The COVID-19 pandemic has been educational in terms of demonstrating the full risk management capabilities of captives, according to Heather McClure, chief risk officer at OU Health. Speaking in a Q&A session as part of CICA’s Building the Best digital education series, she outlined how her organisation’s captive enabled it to adapt to the new scenario.
“The pandemic has taught us a lot,” she said. “It was like a boot camp on what the captive can do.”
One of its capabilities related to reassessing premiums. “We looked at the fact that we weren't providing elective surgeries for some time, for example, and where that affected our risk profile,” she said. “It actually lowered our risk profile in some spaces, and so we were able to adjust for that and give some much-needed rebates to policyholders during that time.”
Looking ahead, OU Health is exploring opportunities to restructure its risk management drawing on the lessons learned during the pandemic.
“We’re looking at how we can use those to springboard to new programmes, new operations for our captive, bringing in additional lines,” she said. “Obviously the hardening market is of great concern to everyone and so, working with our captive management and our brokers and other experts, we are looking at what lines, what deductibles, we can bring into our captive.”
Discussing the topic of emerging lines, Michael Zuckerman of Temple University Fox School of Business highlighted significant trends in terms of business interruption, especially related to the pandemic and cyber.
“I think what's really interesting in terms of emerging trends, is that when I'm talking with organisations that are thinking about a captive, I always tell them to think about all their clients’ issues, whether it's contracts, insurance regulation, bond covenants - because some of those we can negotiate away; you don't necessarily need a commercial front, but you also have to think about what can we get done in the reinsurance marketplace, because there's no sense in thinking about emerging exposures if there isn’t capacity to help you be able to build the programme over time.”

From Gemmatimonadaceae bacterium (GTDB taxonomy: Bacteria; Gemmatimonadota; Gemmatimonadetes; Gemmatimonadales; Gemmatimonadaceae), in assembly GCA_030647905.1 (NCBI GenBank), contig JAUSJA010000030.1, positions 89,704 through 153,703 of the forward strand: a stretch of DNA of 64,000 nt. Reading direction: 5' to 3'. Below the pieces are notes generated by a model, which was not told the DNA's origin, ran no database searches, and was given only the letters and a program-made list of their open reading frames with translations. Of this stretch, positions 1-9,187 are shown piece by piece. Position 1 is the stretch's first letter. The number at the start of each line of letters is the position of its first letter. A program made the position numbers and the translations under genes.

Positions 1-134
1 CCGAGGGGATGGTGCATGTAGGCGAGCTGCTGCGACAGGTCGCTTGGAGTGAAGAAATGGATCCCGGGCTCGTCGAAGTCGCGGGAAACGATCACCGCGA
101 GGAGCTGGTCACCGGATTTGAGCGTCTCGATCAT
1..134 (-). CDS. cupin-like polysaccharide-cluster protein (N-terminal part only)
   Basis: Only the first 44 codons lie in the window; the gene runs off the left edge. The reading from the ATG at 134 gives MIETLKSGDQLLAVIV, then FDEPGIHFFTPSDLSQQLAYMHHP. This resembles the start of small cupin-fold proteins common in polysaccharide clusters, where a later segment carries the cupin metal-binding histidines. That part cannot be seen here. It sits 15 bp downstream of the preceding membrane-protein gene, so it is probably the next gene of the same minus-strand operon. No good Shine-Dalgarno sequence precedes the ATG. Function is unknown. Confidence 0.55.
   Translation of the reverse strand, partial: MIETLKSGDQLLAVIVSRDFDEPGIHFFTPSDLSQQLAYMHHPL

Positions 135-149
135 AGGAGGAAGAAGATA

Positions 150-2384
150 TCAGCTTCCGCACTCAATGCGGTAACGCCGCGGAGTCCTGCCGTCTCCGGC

He added that organisations need to consider how they model their cash flows associated with alternative programmes including these emerging risks, with maybe less data involved.
“You have to tie those models back to how it would impact earnings per share, because that could go to credit rating, that could go to access to capital. So yes, the captive is, I think, the best risk management tool going, and I think it's associated with all aspects of risk management, but they need to be really thoughtful.”
He also highlighted the need for an organisation to consider what it wants to control – for example, ESG. This can be a useful risk identification tool. “That can help identify emerging exposures for organisations - for example, environmental exposure will become a more acute issue for organisations under this new administration; they’re making it very clear they're going to ramp up regulations, which creates a compliance issue,” he said.
He added that when considering bringing emerging risks into a captive, organisations need to establish whether they can control the frequency and severity of those risks. “You need to answer that question first, especially for things like cyber, this increasing environmental compliance issue and supply chain,” he said.
CICA, OU Health, COVID-19, Captives, Insurance, Reinsurance, Heather McClure, North America